When I was actively practicing law, I moved among different courthouses, different counties, and different levels of the legal system. In some scenarios, attorneys would show up to cover for another attorney or somehow otherwise didn’t know what their client(s) looked like. Because of this, it was not uncommon for the lawyer to then quietly or loudly begin to say the name of their client. A dear friend was often selected for his booming voice that was clearly heard above the other noise in the courthouse lobby. Once the client(s) and the attorneys were connected, then the preparation for the hearing or other event in the case could commence.
And while I always wondered a little about how the clients felt about their name being broadcast, it drove home that there was someone that anchored that client to the legal process, they had a representative there to help them, even if that person was a visual stranger. Typically, unless a hearing was covered by another attorney, after that first meeting where the lawyer and client didn’t know each other, the subsequent hearings typically go more smoothly, or at least there wasn’t the issue at the beginning in terms of finding one another.
And then fast forward to becoming a forever patient.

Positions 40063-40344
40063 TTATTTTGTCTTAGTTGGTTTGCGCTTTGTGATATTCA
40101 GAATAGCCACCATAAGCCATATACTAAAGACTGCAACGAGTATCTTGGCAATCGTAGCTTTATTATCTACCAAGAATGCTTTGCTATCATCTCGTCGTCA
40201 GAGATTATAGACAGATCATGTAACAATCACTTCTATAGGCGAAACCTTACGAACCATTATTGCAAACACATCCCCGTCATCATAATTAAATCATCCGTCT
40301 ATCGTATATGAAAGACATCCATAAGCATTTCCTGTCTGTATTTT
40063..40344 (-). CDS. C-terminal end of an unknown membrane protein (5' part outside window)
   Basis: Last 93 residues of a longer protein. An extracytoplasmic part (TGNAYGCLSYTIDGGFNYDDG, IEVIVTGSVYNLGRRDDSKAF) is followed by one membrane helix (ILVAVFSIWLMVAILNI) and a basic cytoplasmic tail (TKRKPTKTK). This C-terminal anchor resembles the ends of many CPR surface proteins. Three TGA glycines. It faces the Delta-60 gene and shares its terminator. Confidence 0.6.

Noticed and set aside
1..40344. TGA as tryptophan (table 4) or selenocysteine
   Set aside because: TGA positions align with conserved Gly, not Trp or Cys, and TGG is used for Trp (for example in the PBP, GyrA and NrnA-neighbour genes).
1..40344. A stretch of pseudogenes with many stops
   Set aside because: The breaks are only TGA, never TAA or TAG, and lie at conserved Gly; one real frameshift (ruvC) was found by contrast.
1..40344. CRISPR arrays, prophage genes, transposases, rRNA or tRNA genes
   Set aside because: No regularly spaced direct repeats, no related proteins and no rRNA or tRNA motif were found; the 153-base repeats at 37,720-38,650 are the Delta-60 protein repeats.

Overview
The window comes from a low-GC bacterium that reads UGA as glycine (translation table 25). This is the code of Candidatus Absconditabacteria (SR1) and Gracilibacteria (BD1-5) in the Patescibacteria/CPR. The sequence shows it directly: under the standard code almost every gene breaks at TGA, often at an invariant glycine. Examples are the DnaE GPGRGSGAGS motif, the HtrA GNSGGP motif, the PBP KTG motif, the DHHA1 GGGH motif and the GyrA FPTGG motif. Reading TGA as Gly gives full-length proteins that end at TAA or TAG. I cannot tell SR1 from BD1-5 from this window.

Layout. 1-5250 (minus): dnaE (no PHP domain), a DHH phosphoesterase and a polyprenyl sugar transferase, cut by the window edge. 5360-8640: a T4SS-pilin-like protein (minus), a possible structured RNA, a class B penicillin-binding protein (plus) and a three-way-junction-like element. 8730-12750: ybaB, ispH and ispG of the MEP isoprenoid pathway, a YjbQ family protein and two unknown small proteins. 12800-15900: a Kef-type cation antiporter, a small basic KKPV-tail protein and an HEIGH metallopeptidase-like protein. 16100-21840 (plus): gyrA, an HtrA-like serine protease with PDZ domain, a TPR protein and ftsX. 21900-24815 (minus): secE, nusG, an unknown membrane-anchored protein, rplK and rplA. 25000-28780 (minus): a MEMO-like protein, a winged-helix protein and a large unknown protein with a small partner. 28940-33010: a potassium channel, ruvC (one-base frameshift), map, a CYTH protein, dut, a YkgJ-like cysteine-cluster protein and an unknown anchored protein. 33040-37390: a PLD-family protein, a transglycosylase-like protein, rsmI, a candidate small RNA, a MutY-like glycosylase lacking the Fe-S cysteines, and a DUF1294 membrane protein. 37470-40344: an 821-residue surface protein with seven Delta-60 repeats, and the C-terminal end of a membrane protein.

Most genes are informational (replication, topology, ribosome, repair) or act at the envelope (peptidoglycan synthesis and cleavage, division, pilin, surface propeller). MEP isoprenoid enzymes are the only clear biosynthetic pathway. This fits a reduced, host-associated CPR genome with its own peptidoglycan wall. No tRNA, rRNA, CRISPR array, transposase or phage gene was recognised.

While I do sometimes see the same nurses and assistants at the cancer center, it is typically a person that I don’t recognize when I arrive at the infusion center. When I check in, I’m not only given a tag that allows the cancer center to track me wherever I am in the building, I’m also given a bracelet with my name and other important information on it. I’ve never fully understood why I get a different identification number and a different account number for every time I walk in the building for an appointment — for someone like me, who is present there so often, they are definitely losing money on that!
But, I digress.
Usually, a nurse or medical assistant calls out the name of a person when they come to get the patient for infusion, much like the attorneys in my example above. Much of the time, since we are often given a buzzer that lights up when they need us, the patient comes to the nurse even before they call out the name.
But something different happened when I went to the infusion floor for my treatment the other day. A medical assistant/nurse, walked around, without saying a word, looking at everyone’s bracelets. She made no eye contact, she said nothing, she just walked up, grabbed each of our wrists, rotated the bands, as necessary, and walked off. Once she had made the rounds of the waiting patients, she left.
At first, I didn’t even really pay attention, just lifted my wrist for her to look at it when she approached me and kept waiting for my appointment. And then I started thinking about how disrespectful it was for an employee to walk up and take whatever information she needed without telling us what was going on. Perhaps she didn’t have the ability to tell us what was going on, perhaps HIPAA prevented her from sharing, but to simply take without explanation is to undermine the dignity of the patients waiting for their appointment.